This time of year makes most people are thinking of new year resolutions or hiding from the cold, but for me January means the Dakar Rally. Right now most gearheads are working on winter projects or preparing their machines for next year’s racing season, but in Lima, Peru, hundreds of trucks, bikes, quads, buggies, and cars are out of their shipping containers and being prepped for the most fantastic motorsports event in the world.
Officially beginning on January 6, 2018 and carrying on for 10,000km until January 20th, Dakar is marking its 40th anniversary and the 10th year the rally has taken place in South America. The event is so massive and sprawling that it’s a feat in itself to simply follow the action, so let me provide a cheat sheet for the uninitiated.
What Is Dakar?
The event is best known for extremes. Originally a race from Paris, France to Dakar, Senegal, (Africa) this year’s event spans Peru, Argentina, and Bolivia. The rally moved to South America when security concerns caused the cancellation of the 2008 event. Competitors still battle varied terrains and weather, encountering the cold rains (and possibly snow) of higher altitudes, the vast expanses of shifting sand dunes, desert heat, mountain roads, and sometimes flooded river crossings (find the official route details here and a video overview here).
In fact, last year’s event had rain so bad that two stages had to be cancelled so that emergency crews and military units involved in the race could aid local rescue efforts. Dakar officials even sent their own helicopters as well. Streams turned into churning rivers that swallowed vehicles.
The event is so grueling that top teams field at least four official entries, then provide bikes and support to as many as a dozen other riders. Their job is to race their own race, but should one of the official factory riders suffer a mechanical failure, they must stop and give parts off their bike to keep the remaining factory riders in the hunt. If the gravity of this event is still escaping you, the official teaser for the 2018 event might give a perspective that words can’t.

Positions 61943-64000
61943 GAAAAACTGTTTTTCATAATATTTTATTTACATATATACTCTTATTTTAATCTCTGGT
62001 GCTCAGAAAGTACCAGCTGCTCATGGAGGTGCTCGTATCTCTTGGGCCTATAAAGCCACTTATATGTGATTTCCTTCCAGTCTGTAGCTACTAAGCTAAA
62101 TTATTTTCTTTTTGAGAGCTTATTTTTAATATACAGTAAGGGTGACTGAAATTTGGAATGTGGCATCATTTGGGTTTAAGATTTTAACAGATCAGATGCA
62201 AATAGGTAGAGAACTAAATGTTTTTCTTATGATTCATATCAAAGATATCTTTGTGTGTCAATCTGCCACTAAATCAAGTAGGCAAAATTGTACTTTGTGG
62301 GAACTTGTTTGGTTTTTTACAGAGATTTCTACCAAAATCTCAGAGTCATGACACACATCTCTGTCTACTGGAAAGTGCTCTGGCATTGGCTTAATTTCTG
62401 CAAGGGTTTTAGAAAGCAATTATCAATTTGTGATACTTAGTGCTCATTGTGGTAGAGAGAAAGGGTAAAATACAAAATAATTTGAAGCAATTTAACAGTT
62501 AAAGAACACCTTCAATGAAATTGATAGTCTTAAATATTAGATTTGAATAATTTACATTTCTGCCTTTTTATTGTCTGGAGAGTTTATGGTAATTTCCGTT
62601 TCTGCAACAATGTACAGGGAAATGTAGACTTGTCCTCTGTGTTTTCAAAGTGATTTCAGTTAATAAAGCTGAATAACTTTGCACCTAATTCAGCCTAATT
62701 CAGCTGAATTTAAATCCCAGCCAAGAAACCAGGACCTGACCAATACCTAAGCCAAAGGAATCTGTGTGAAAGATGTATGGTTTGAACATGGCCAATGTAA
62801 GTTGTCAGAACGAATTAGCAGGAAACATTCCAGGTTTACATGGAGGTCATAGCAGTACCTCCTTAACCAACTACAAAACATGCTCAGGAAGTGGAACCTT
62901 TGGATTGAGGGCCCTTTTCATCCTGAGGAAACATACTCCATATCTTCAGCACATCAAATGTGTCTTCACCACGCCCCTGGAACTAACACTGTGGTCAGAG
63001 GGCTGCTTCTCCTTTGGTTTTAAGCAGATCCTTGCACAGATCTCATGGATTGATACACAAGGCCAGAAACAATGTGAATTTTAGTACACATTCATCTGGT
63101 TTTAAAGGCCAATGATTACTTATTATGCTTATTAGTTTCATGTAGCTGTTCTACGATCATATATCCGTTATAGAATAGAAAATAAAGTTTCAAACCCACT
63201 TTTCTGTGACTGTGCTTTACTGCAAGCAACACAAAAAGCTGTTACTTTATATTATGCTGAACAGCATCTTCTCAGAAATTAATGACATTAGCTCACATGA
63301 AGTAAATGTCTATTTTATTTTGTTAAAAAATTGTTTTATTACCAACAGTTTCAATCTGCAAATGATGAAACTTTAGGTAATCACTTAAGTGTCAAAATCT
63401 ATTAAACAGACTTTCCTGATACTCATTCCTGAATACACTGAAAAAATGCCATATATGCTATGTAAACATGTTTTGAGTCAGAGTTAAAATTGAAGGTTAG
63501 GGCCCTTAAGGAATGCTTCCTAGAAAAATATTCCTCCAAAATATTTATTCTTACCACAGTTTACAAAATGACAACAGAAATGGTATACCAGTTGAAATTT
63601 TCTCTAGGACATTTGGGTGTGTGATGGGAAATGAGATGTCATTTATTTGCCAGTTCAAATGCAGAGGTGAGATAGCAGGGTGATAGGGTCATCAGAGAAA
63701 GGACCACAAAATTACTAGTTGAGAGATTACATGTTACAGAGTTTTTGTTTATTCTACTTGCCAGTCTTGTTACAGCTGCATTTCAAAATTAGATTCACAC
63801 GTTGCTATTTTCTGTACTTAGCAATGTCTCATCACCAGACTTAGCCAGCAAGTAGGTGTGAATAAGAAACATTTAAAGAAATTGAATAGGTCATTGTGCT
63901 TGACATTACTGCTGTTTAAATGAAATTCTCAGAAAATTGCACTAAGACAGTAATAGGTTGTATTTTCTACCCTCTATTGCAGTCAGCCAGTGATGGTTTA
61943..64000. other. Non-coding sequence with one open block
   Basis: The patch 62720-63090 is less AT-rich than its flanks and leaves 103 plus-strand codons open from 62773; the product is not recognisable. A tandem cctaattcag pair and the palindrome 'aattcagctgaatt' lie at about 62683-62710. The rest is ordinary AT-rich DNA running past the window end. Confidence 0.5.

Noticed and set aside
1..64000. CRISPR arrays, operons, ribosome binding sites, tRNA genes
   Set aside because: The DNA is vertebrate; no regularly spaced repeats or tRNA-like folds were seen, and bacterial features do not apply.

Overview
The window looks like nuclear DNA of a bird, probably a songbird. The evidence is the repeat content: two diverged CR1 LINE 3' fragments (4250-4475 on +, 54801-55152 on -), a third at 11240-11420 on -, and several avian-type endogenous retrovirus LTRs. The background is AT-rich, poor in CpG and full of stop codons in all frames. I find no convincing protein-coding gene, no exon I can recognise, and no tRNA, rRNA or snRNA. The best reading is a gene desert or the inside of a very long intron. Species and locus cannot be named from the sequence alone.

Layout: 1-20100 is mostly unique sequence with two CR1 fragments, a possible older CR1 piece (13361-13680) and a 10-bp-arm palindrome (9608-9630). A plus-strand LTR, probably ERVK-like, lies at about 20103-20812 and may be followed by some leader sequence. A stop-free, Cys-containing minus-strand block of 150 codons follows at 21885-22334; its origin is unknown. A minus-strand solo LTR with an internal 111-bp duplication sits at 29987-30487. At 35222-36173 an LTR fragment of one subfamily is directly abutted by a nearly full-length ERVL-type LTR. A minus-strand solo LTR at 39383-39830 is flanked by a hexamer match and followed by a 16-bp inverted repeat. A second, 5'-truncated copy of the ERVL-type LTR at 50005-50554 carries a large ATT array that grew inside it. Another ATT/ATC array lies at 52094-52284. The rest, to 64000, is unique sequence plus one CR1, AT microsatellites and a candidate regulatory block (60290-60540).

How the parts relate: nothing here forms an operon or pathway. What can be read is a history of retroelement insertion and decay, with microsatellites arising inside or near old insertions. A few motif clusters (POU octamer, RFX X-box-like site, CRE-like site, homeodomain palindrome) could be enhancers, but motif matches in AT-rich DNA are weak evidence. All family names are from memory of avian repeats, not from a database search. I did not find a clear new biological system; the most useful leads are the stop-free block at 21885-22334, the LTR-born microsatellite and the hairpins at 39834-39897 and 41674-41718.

The 2018 rally is broken into 14 daily stages, with one rest day on Friday, January 12. Stages are broken into “special” and “liaison” stages. A special stage means competitors are racing for time, moving from waypoint to waypoint. Liaison stages are simply when teams are moving to or from the special stage. This means that road laws are followed on liaison and machines are still in competition, but not for time. So, things like breaking down and failing to make the start line of a special, or not making it to the bivouac at the end of the day, or replacing major components on a liaison will all incur penalties.
Back at the bivouac each night the machines are worked on by crews while riders prepare their roadbooks for the next day. There will be one Marathon stage, however, where no work can be done overnight. This may seem tough, but the Malle Moto class (called “Original by Motul” this year) features riders performing the entire event unassisted, using only what tools and spares they have in a small container that is shipped from stage to stage by truck. Riders do all mechanical work and route planning and navigating, while still finding time to eat, sleep, and update their followers and sponsors. Last year’s Malle Moto winner was Estonian Toomas Triisa, who finished 30th overall. More on this category later.
Malle Moto riders must perform all work themselves, using only what equipment they can fit in a single container. Here, rider Oliver Pain poses next to his race box. Photo: Dakar/ASO.
Who to Watch